New report reveals that traditional bus markets are declining but new ones, such as ‘Millennial Bus Man’, offer a fresh long-term focus for revival

 
The report finds that while traditional bus markets are in decline, new ones are emerging among millennials

 
A new report by the Independent Transport Commission uncovers major changes in travel behaviour across the bus market in England over the past decade.

Against a backdrop of falling overall bus usage in spite of significant population growth, the report shows that the traditional core market for the bus has been shrinking. Today’s bus travel is shaped around a smaller number of higher-intensity users, with each passenger outside London making 5% more journeys than in 2009.

The report, The shape of changing bus demand in England, authored by leading transport experts Dr Scott Le Vine and Emeritus Professor Peter White, uses National Travel Survey data to explore what has been happening to bus travel demand in England since 2009, and investigates how the bus market has been changing.

The report finds that while traditional bus markets are in decline, new ones are emerging among millennials – offering a fresh long-term focus for the revival of the bus industry. Men aged 17-39 are “the bus industry’s untold success story”. They are the only age/gender cohort to have increased their miles travelled by bus between 2009/11 and 2015/17. Miles per person per year within this “Millennial Man” group rose by 5% (see table).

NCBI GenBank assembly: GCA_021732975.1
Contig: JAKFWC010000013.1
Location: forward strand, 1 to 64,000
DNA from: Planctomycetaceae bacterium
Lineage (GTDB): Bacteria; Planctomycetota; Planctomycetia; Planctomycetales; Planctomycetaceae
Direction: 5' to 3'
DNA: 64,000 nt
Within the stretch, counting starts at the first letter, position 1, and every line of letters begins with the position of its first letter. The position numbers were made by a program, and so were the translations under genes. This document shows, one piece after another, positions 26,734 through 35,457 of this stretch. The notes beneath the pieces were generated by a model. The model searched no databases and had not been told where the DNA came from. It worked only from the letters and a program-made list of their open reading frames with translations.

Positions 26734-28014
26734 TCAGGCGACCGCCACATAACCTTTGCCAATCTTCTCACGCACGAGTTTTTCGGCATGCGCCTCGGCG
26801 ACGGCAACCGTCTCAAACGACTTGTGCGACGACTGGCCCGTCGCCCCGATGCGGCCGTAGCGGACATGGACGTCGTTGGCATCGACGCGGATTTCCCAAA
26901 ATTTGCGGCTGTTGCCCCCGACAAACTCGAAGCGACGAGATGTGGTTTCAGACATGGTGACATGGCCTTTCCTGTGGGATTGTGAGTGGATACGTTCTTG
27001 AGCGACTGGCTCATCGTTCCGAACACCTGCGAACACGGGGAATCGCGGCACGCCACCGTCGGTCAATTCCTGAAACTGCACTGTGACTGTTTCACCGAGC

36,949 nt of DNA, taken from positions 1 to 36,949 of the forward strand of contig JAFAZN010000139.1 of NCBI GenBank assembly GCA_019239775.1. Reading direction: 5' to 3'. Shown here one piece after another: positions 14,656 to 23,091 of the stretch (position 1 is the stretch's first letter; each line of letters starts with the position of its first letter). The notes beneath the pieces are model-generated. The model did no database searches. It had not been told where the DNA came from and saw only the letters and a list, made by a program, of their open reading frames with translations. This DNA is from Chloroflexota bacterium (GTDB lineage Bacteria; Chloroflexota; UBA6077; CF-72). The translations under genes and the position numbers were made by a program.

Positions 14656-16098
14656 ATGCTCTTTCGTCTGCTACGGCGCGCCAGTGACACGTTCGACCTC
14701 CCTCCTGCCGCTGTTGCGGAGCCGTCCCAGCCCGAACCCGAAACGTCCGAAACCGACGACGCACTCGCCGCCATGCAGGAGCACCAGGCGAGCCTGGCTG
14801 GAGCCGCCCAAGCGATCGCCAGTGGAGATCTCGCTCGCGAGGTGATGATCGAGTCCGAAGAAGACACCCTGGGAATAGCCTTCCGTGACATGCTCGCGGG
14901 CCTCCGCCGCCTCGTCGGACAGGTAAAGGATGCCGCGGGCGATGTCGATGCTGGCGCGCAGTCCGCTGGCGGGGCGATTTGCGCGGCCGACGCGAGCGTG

The main findings

  • Outside London, the number of annual bus journeys in England fell by 15% over the period;
  • The proportion of the population who are ‘bus users’ has declined from 21% to 18%, the opposite of rail where a greater percentage of the population is travelling by rail;
  • The remaining ‘bus users’ are using the bus more intensely, making 5% more journeys;
  • Overall, bus travel by women has fallen by 15% and men by 6%;
  • The highest rates of bus journeys are by people between ages 17 and 20, particularly females;
  • Men aged between 17 and 39 made 14% more trips than in 2009;
  • Traditional bus ‘core’ markets – the unemployed, students, non-car owners, low personal income (less than £5,000) – fell by 15%, 10%, 10% and 13% respectively;
  • Usage has fallen most steeply in the lowest income groups, due to increased car ownership;
  • Nationally, there is “no strong evidence” of lost market share to private hire services (such as Uber) and taxis.
  • Of all journey purposes by bus, shopping has fallen the most, due to online shopping and the decline of the high street;
  • Local bus shopping trips have declined by 25% since 2009, compared with shopping trips by all modes decreasing by 5%;
  • Low-density rural counties (Lincolnshire, Yorkshire) and historic industrial areas (Stoke, Middlesbrough) are the areas with the strongest decline in bus usage. But much of southern England, including low-density locations (West Berkshire, Cornwall) and urban areas where bus usage was already high (Reading, Bristol, Brighton), have seen growth.

Commenting on the report, ITC patron Sir Peter Hendy, chairman of Netwotk Rail, said: “The findings are extremely timely as the government prepares to launch the National Bus Strategy, combined with a renewed fiscal settlement at the Budget focused on non-London areas, green technology and public transport.”

 
This article appears in the latest issue of Passenger Transport

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